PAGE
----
The reason why Fun House is such a success can be pinpointed from track 1: “Out In The Street”. Although it seems near-impossible on paper, they were actually able to achieve their legendarily unruly live sound in a studio setting, surely peeling the wallpaper off the walls from their sheer sound alone. This is the music your parents warned you about, music that is self-destructive at its very core. They want to terrify you with this disastrous sound they’re introducing to the world, clearly laughing at any listener who’s tempted to tap out and listen to their favorite Strawberry Alarm Clock records instead.
It’s hard to explain, but there is most certainly a certain “ethos” that fuels much of this music, it’s not just strung-out weirdos noodling around in the studio. I feel this is best exemplified by album closer “L.A Blues”, a purely primal Noise Rock song that is astonishing in its sound and innovation . . . and absolute dreck to listen to. Unlike what The Velvet Underground was doing, I feel as though their sonic abrasion ushered in by the Velvets still had tact and thought to it despite its unruliness, whereas “L.A. Blues” is just loud noise for noise’s sake, and something I’d personally describe as actually unlistenable to these ears. But I can’t deny its brilliance all the same, it’s not meant to be listened to per-say, but instead begs to be analyzed instead. It’s more than a song, it’s a “statement”, you see? Pretty bold aspirations from a man probably smothered in Jif peanut butter at the time of recording.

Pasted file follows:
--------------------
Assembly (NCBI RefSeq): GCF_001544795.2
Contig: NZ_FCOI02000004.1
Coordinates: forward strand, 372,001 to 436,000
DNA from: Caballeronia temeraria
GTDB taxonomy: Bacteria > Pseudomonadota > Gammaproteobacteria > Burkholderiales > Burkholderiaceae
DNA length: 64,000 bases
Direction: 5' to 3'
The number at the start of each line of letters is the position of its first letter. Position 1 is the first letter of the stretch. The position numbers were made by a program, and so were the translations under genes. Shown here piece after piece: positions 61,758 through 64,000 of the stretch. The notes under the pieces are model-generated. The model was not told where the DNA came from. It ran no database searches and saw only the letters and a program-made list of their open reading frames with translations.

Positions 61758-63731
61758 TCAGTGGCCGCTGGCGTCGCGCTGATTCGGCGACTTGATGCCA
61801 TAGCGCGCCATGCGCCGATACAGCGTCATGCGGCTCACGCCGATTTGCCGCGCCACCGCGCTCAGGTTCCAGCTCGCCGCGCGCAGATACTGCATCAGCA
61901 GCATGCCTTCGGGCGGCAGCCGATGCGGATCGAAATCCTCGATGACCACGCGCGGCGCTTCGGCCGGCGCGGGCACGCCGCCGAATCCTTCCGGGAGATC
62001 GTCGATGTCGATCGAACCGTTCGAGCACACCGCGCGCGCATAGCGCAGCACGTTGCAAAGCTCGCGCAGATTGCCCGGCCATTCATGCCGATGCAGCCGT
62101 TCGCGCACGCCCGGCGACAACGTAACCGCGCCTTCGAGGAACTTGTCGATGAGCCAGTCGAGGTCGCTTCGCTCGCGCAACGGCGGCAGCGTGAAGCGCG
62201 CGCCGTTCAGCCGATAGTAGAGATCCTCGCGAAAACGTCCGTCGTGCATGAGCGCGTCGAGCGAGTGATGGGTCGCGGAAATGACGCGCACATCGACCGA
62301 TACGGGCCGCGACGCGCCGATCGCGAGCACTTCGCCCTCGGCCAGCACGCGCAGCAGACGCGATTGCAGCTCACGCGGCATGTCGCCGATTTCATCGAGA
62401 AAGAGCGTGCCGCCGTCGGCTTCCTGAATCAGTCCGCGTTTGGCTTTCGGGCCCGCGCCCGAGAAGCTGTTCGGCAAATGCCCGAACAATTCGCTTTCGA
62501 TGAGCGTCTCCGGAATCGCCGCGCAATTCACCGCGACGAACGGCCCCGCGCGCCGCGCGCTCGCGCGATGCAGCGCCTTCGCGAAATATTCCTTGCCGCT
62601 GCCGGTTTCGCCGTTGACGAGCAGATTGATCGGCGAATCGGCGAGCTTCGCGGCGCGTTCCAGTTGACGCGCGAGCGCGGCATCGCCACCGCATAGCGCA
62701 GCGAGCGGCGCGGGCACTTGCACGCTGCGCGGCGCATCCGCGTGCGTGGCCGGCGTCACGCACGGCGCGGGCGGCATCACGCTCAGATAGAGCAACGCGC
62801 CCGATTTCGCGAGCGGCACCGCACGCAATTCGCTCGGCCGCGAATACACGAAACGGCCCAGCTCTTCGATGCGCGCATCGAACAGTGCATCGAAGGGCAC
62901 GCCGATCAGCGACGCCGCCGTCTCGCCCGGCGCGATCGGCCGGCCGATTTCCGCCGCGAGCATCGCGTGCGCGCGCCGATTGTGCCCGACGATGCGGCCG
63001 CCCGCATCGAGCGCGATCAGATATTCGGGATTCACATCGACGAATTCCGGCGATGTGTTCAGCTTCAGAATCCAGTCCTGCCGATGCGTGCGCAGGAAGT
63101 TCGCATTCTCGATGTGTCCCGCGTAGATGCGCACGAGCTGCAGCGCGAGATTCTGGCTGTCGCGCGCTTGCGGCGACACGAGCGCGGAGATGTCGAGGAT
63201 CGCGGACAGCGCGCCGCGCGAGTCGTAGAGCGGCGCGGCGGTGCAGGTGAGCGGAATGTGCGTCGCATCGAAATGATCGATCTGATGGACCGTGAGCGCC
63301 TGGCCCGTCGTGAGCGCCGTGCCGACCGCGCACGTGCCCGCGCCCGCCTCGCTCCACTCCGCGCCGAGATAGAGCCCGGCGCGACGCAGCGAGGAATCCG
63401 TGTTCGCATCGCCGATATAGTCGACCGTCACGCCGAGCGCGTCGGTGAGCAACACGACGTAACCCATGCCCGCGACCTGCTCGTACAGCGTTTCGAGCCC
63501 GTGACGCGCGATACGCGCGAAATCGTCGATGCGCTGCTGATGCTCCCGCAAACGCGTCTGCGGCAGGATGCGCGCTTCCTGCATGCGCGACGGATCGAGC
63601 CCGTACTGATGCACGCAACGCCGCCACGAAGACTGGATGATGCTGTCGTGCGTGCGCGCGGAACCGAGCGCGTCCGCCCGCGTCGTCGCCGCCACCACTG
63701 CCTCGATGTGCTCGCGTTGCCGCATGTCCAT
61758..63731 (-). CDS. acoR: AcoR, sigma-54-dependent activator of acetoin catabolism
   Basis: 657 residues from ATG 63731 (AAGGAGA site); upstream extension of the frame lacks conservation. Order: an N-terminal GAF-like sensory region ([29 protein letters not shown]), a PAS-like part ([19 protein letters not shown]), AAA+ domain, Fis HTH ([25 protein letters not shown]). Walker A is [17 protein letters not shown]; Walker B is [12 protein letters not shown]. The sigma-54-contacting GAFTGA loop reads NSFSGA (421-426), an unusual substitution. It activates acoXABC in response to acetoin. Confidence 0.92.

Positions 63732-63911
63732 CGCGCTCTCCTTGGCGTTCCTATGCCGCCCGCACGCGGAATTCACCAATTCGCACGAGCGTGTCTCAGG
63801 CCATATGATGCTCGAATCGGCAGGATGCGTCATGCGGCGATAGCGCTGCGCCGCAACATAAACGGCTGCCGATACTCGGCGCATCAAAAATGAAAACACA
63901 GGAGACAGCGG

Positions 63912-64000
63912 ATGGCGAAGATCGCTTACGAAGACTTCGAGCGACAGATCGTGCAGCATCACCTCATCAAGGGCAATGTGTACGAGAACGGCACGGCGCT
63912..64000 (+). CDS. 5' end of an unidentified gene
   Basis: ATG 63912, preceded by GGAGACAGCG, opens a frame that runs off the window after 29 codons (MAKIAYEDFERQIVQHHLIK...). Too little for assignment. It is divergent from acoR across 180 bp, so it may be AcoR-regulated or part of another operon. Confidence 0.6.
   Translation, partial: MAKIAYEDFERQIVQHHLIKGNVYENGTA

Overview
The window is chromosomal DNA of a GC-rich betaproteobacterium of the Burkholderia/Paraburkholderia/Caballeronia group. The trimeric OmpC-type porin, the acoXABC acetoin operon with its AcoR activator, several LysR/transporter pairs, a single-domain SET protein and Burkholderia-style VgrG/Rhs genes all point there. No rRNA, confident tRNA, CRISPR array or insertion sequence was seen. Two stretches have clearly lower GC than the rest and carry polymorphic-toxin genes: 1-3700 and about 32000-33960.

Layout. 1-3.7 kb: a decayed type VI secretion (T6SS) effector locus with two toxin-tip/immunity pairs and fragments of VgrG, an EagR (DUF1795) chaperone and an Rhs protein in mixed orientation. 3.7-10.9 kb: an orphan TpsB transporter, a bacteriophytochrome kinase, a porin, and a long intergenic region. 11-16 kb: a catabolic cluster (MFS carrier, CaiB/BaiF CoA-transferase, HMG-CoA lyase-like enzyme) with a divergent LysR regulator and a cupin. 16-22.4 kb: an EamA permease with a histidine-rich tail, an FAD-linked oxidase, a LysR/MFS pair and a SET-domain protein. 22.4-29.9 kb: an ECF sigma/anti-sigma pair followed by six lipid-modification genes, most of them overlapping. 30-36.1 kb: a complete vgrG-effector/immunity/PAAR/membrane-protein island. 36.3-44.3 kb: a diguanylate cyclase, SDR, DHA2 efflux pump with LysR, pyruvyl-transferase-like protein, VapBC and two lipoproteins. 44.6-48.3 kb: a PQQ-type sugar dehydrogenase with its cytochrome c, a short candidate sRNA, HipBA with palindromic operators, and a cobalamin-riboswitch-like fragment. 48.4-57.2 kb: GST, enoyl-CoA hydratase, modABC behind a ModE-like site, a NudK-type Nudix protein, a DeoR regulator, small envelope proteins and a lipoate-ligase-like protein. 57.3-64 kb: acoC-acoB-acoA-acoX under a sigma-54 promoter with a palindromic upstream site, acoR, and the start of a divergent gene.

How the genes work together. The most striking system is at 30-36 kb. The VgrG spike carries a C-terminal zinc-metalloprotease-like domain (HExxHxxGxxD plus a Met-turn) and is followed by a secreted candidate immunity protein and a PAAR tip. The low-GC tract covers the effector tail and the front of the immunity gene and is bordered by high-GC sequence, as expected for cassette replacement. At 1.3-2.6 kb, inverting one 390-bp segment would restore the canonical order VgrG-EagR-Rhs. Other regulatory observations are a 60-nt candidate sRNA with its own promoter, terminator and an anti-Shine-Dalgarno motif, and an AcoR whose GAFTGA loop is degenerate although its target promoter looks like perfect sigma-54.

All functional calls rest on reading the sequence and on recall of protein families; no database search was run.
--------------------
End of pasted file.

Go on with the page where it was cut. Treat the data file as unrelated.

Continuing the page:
Due in part to saxophonist Steve Mackay’s involvement with the band, I genuinely feel as though this is the missing link between Punk music; or even Rock n’ Roll at large, to what Jazz is as a whole. That decaying, spiritually inclined improvisation found on this record can be easily traced back to Hard-Bop, or obviously enough Free-Jazz. The unbridled chaos of a proper Charles Mingus track can be heard in this album’s DNA. The Stooges WANT to annoy you.